This makes he suspect that he is really meant to be the villain in Superman 14.  A man wearing green robes and a hood, calling himself Lightning Master, appears in that story, blackmailing Metropolis with a destructive lightning weapon.  Lois unmasks him dramatically in one panel, and it is a bald man who looks like Luthor, but the text tells us she does not recognize him, and he dies at the end of the story.  It’s hard to believe that the big unmasking scene would have been there if we really weren’t to recognize the man under the mask.

As well, in his next appearance, the first part of the Powerstone story in Action 47, Luthor is wearing the same green robes that Lightning Master wore, though without the hood.  This is the best Luthor story of the era.  He creates a machine that uses electricity to give himself super-strength, and the ability to electrify things and electrocute people.  He tricks the wealthiest men in Metropolis, taking them hostage at a dinner party, and forces Superman to penetrate a trap-layered ancient underground city to retrieve the Powerstone for him.  Superman gets the stone, but turns a fake over to Luthor.  His electric powers having faded by this point, Superman captures Luthor.  But the story itself continues in Superman 17. Luthor is sentences to the electric chair, but that simply recharges him, and he escapes and manages to trick Superman out of the Powerstone.  This enables Luthor to grow to giant size, and also allows him to strip Superman of his powers.  Superman wins only by tricking Luthor in return, goading him into running across a ceiling, allowing Superman to grab the necklace with the Powerstone as it dangles down.

The Powerstone would also return in the pages of All-Star Squadron.

Luthor makes only one more appearance in this era, in Superman 18’s “The Heat Horror,” using a meteor as a base from which to torment Metropolis with a heat ray.

The Archer faces off with Superman in issue 13 of his comic.  This guy just had an ordinary bow and arrow, and was no match for Superman.  The only reason he merits a mention here is that he was used as a Batman villain in the 60s tv show, played by Art Carney.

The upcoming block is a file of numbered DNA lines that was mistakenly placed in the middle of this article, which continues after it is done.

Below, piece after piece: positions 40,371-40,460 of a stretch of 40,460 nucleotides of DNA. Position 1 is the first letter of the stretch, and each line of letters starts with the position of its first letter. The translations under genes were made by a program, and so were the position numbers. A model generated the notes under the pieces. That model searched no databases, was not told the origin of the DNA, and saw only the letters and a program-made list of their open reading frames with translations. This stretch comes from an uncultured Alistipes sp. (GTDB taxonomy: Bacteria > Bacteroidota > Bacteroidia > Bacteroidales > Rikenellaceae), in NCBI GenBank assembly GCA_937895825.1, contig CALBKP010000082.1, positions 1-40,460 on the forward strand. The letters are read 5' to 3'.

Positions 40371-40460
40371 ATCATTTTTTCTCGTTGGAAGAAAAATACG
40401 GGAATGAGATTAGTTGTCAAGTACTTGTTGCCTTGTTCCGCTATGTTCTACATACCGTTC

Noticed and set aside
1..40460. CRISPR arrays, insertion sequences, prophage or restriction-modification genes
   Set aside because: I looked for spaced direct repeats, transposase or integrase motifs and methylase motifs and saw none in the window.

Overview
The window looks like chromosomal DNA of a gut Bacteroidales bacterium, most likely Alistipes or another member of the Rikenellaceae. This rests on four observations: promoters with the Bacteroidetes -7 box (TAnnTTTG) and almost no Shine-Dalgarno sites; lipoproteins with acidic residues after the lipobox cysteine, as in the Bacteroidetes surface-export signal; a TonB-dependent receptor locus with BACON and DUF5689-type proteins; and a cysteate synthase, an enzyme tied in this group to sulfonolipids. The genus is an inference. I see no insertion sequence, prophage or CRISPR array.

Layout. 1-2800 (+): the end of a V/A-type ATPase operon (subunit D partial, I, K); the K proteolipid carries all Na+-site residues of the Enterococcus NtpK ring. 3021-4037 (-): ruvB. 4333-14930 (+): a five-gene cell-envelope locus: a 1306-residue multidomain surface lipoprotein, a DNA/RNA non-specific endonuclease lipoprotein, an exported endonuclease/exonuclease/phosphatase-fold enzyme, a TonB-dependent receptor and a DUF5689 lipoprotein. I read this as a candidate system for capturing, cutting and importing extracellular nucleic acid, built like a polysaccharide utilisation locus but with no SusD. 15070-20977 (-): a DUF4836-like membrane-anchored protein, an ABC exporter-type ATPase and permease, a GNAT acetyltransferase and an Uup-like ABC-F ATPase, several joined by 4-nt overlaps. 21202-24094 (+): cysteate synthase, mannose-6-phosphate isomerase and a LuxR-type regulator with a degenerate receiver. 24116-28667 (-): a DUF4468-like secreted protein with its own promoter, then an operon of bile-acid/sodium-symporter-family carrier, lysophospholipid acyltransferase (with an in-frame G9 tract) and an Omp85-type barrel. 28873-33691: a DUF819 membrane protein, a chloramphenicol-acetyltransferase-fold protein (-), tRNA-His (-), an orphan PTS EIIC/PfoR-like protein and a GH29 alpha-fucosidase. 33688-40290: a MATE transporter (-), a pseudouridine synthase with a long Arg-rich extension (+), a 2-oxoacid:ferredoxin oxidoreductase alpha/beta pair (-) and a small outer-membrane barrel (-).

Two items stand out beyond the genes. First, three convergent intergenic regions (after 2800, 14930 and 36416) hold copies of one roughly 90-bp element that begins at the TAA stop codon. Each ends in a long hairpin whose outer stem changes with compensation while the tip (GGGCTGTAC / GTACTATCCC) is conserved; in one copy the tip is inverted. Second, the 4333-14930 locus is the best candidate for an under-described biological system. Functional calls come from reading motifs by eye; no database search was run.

The Puzzler has two encounters with Superman, his debut in Action 49, and a return in Superman 20.  A professorial looking man, with glasses and a van dyke beard, the Puzzler considers himself a master of games, and embarks on a criminal career using gaming strategy, leaving behind half a bent nail puzzle as his trademark.  His second story is the better of the two, as he seeks vengeance against card players that have bested him, killing them in appropriate ways (like budgeoning the poker player with a fireplace poker.)

World’s Finest 6 is the only appearance of Metalo, the golden age predecessor to the later major villain.  This Metalo is simply a man in a powerful metal suit, though for much of the tale people believe him to be an alien robot.

Action Comics 51 is the debut of the Prankster, a masterful con artist who resembles a vaudeville comedian, with his oversized collar and ugly green plaid jacket.  The Prankster pretends to rob banks, but in fact leaves money for them each time.  This is all a plan to have one banker open his vault, with millions in jewels and stocks inside.

His return in Action 57 sees him hoodwink other criminals, getting them to front him thousands of dollars that he uses to get himself pardoned, and by starting an “appreciation” business, gets him well-loved.  It’s all another scheme to allow him access to the wealthy, but after paying back his criminal investors, he robs them as well.

After a failed attempt to copyright the English language in Superman 22, and an elaborate blackmail scheme using rewards for lost pins in Action 69, the Prankster returns to his usual style of con job in Superman 29’s The Wizard of Wishes, making people’s dreams come true as a set-up for robbing them.